Sunday, June 30th, I printed, wrapped, and FedEx-ed the first draft of my first book to my editor. I can't release all the details just yet, but it will have Guerilla somewhere in the title and will come out a little over a year from now. It aspires to be a field guide to building furniture out of scavenged materials, illustrated with 35 case studies of my own projects. Many of these projects have never been published before, while some are more detailed, better-documented versions of my most popular Instructables.
The book has been a long process. I have wanted to be an author since I was very young, penning execrable short stories and poems for English class. In high school, I got a few small awards for my poems, giving me the confidence (completely unfounded, as it turns out) to spend the next several years sending my work off to literary journals. Still pre-blog and, to some extent, email at that point, I would print copies of my work, a cover letter, batch them up in manila envelopes, and mail them off every couple of Saturdays. I kept track of my submissions on 3x5 cards, amassing several hundred of them over five years of college. I also amassed several hundred rejection letters, each of which I kept -- a peculiar monument, mixing motivation and shame in equal proportions.
Years passed. I kept writing, fitfully, be it my journal or some more moony, miserable fiction, but my publishing ambitions flagged. The self-flagellation of sitting down and hammering out words was enough; I didn't need to thicken the stew with third-party judgements.
In 2008, looking for a (free) web platform, I started posting projects on Instructables. It proved to be a comfortable niche, allowing me to combine two of my fascinations -- writing and design -- into one package. The internet allowed for instant feedback and a lot of guaranteed, instant readers, with no gatekeepers rejecting my content.
Two years ago, after moving to Chicago, I started this very blog. I figured it would allow me to write on a wider variety of topics that interested me, sharpen my skills as a writer, and serve as a form of writerly calisthenics -- the discipline of putting together an essay (or close to it) every week (or close to it). It would also serve as a set of writing samples and a platform for promoting myself as I looked for work in a new city. The blog helped me land an article for Design Observer, which got a good response around the web.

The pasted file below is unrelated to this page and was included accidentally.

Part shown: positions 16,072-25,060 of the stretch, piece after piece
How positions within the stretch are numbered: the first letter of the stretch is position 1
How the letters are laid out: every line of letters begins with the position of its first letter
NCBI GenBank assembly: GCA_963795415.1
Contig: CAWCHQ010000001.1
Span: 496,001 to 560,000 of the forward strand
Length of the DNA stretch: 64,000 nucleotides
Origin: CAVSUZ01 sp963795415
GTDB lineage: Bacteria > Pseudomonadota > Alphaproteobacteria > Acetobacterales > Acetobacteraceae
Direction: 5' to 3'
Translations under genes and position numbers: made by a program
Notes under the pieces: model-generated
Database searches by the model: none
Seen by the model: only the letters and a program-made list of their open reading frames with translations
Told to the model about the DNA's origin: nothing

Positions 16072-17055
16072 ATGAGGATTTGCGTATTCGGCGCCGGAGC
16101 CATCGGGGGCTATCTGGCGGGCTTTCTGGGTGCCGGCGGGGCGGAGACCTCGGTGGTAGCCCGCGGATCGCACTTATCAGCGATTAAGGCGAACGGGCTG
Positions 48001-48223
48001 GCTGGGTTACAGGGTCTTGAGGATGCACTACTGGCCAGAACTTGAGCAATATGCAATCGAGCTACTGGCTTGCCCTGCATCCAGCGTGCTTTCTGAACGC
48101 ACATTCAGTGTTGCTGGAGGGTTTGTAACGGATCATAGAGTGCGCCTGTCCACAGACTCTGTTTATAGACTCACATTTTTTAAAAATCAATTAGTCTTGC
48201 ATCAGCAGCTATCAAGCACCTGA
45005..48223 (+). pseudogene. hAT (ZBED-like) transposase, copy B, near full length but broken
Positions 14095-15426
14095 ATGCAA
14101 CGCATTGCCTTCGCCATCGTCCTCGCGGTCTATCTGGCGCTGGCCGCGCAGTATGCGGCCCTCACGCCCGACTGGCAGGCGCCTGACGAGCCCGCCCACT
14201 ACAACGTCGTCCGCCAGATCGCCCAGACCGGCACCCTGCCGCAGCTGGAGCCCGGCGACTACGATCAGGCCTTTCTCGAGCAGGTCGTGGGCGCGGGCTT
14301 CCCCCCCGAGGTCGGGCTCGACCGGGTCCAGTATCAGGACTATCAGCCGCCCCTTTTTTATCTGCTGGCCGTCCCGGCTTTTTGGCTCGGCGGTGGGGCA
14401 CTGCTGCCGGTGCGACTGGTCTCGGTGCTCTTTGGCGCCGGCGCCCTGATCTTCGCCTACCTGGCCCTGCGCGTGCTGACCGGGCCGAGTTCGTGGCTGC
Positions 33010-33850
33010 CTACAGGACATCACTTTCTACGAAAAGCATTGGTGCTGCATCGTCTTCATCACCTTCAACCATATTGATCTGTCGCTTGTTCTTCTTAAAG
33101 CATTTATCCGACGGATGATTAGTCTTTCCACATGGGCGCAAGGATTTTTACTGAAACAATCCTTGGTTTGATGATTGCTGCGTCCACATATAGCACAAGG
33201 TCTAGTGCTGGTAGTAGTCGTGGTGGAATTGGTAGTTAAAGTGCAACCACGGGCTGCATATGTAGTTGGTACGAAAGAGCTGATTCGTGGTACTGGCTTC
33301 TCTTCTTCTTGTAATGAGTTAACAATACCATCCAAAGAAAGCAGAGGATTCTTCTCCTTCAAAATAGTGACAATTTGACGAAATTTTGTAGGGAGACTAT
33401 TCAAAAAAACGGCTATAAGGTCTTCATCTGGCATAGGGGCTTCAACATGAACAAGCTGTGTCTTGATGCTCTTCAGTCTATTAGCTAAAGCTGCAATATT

Around the same time, I got an email from Philip Schmidt. He was writing a book called PlyDesign , and wanted to feature one of my projects that he had found on Instructables. After that book came out, he put me in touch with his editor, I put together a proposal and some writing samples, and the process moved along until I signed a contract in December.
Since then, I have come home from work each evening and put in hours at the keyboard or the sketchbook. I became a bit of a hermit, spending every Saturday at the shop prototyping new projects. It was a lot of work to do on top of a full-time job.
Though it seems, in the popular press, that books are dying a horrible death, they are in fact doing quite well -- better than ever, in fact. Certain segments (including cooking and how-to) are flourishing. E-books are growing exponentially with tablets and e-readers. Again, how-to books are especially suited to e-book versions, as rich multi-media content can be embedded right into the text. And, while the web offers a vast array of DIY writing, it suffers from that very vastness -- it is hard to find good-quality information that has been thoughtfully vetted, edited, and shaped. Books offer a certain baseline guarantee of quality that allows the consumer to make an informed choice.
I will keep posting updates about the book as publication draws nearer. In the meantime, OG will be going quiet for a few weeks as I take a much-needed vacation and undertake another cross-country move, this time returning to my hometown of Baltimore.